(BeWellBuzz) It may surprise you that our mind has its own coping mechanism to relieve from grief and pain. When a distressful situation is too much to bear, for example, loss of a loved one or the end of a love filled relationship, our mind works by itself to protect us from going into shock!
What Are The Five Stages Of Grief?
There are five different stages of grief namely: denial, anger, bargaining, depression and then acceptance. Out of these 5 stages, it is believed that anger is probably the easiest one to recognize because anger can manifest itself very conspicuously.
According to Laura Harvey, editor of the Daily word magazine, “Anger is our built-in alarm system alerting us that something is wrong, out of harmony, off balance“. As humans, by default we develop expectations towards life and when these expectations are not met, the proverbial alarm goes off.
Anger is always associated with negativity and ill health. However, what many fail to realize, ironically mostly when in anger, is that it can be a wonderful instrument in looking at a situation in a more lucid manner and most importantly understanding our very self.
How Can Anger Impact Your Life?
No one is a novice to the destructive effects of anger. Anger can destroy health, relationships, break families, ruin career prospects and when given the power, anger can annihilate entire cities and end lives. Unfortunately, one fails to recognize the microscopic root of it all. This is because anger begets anger. Anger can disturb one’s inner peace.
According to the spiritual leader, Dalai Lama “As human beings, we all want to be happy and free from misery. We have learned that the key to happiness is inner peace. The greatest obstacles to inner peace are disturbing emotions such as anger“. Inner peace, simply put, is the harmony experienced within when one truly understands everything exactly as it is.
How To Manage Anger On Your Own?
According to the scriptures of yoga, anger and other negative emotions can be rid by simply being aware of the emotion, accepting it and channelling all the negative energy in a more positive manner. Yoga and meditation are the paths to understanding how to control the mind. The mind is very powerful, and control of the mind can harmonize the body.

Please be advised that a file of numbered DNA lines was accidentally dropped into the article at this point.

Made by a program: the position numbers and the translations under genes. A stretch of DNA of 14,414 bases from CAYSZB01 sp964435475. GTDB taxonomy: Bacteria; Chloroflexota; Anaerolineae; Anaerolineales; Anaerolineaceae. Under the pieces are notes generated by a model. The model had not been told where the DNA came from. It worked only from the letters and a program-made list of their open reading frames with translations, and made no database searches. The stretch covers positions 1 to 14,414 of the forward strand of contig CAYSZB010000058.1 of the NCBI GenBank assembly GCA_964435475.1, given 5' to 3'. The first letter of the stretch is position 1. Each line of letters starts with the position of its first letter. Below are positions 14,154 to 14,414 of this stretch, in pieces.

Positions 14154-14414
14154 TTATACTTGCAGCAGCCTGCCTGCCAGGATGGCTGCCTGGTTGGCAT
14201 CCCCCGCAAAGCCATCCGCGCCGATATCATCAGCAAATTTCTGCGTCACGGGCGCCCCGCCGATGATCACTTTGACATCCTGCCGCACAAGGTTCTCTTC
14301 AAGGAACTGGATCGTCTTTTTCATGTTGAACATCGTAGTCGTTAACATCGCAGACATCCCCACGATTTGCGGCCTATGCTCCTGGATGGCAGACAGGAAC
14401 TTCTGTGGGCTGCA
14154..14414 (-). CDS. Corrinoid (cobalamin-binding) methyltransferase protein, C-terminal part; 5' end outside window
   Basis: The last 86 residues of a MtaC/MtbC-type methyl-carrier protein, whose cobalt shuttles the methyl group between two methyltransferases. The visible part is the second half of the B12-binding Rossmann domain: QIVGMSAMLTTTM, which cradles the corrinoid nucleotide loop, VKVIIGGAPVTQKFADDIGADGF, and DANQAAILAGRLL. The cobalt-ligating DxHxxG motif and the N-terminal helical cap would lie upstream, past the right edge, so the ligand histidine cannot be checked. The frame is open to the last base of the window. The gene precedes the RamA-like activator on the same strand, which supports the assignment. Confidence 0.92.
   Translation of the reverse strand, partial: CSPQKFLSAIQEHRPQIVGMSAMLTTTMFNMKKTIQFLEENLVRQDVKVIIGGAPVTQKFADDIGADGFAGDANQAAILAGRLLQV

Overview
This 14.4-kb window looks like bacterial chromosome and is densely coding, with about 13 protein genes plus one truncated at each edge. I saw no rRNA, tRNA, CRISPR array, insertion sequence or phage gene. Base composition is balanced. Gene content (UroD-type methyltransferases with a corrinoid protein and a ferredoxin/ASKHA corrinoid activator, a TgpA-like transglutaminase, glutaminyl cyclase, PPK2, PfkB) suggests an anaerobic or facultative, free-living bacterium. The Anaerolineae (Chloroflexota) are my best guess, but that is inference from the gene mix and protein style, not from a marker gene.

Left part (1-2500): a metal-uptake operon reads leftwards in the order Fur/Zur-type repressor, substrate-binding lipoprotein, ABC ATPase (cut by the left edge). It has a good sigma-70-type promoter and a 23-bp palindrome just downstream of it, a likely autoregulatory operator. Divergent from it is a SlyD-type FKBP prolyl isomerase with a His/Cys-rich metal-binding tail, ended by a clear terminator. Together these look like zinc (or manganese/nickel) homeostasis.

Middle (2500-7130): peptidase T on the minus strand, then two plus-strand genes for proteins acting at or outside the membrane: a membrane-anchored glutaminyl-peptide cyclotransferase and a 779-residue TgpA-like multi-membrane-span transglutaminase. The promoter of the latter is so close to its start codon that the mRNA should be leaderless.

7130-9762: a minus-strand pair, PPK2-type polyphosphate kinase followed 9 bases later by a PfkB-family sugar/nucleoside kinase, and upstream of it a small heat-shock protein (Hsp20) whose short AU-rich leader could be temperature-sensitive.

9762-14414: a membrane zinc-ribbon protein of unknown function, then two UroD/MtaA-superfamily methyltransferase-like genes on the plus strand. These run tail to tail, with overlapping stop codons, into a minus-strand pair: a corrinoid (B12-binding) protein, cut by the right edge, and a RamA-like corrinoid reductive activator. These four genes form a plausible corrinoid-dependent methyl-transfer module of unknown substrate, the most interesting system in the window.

The first step of anger management is to be conscious of what happens to the body when angry. Just in a few moments of total awareness, one can experience tightness of the muscles, increased heart rate and shallow breathing. This simple awareness of the emotion provides us with some spaciousness to rethink the situation. Once we are aware of the physical manifestations of anger on our body, we can control it and consciously relax our muscles and breathe normally.
Subsequently the heart rate drops to normal, and we notice that the emotion is diminished if not disappeared completely. Once this practice is made into a habit, one no longer experiences anger. In fact, all negative emotions like anger, hatred, and attachment are replaced by positive attributes like love, contentment and compassion.
So, what’s your story?
One must understand the importance of observing a situation. When there is a mishap, our first instinct is to create a story. This story explains the situation from our perspective. This is, however, very detrimental to us because we assume this story to be what really happened and in turn justify our anger. We imply that it is alright to be angry and express it.
Unfortunately, once the emotion is gone, what we are left with is regret that the situation could have been dealt with better. This is because our mind becomes aware of what really happened and more often than not, it is quite different from our story.
For example, if your teacher in college doesn’t give you the grade you thought you deserve, your very first instinct is to think “He/she doesn’t like me, or is biased or is plain arrogant.” This becomes your story, and the reason to justify your anger. In reality, your grade did not meet your expectation. Once one is able to differentiate between reality and the story, we develop a higher understanding of the situation and are able to deal with it in a constructive manner.
In the above example, the story would lead us to a bad mouth for the professor, boycott the particular class or even lead us to indulge in vandalism! What good would that bring? Does it help alter the grade? On the other hand, the real story would make us work harder in the class, redo the assignment and maybe ask the professor for guidance.
Observe, Understand & Then React!
According to a study done by Psychologist, Dr. Howard Kassinove from The Hofstra University, “58 percent of anger episodes include yelling or screaming, and less than 10 percent involve physical aggression.” Anger management involves more than just observing the situation. There are well-defined steps to Anger Management. These are:
- Preparing for change
- Accepting and adjusting
- Maintaining the change
Anger is good and it helps us realise who we are and what we want from life. The trick is to prevent anger from controlling our lives. Let us strive to live in a world where everyone is content and happy. It starts with you. Curb your anger and spread love!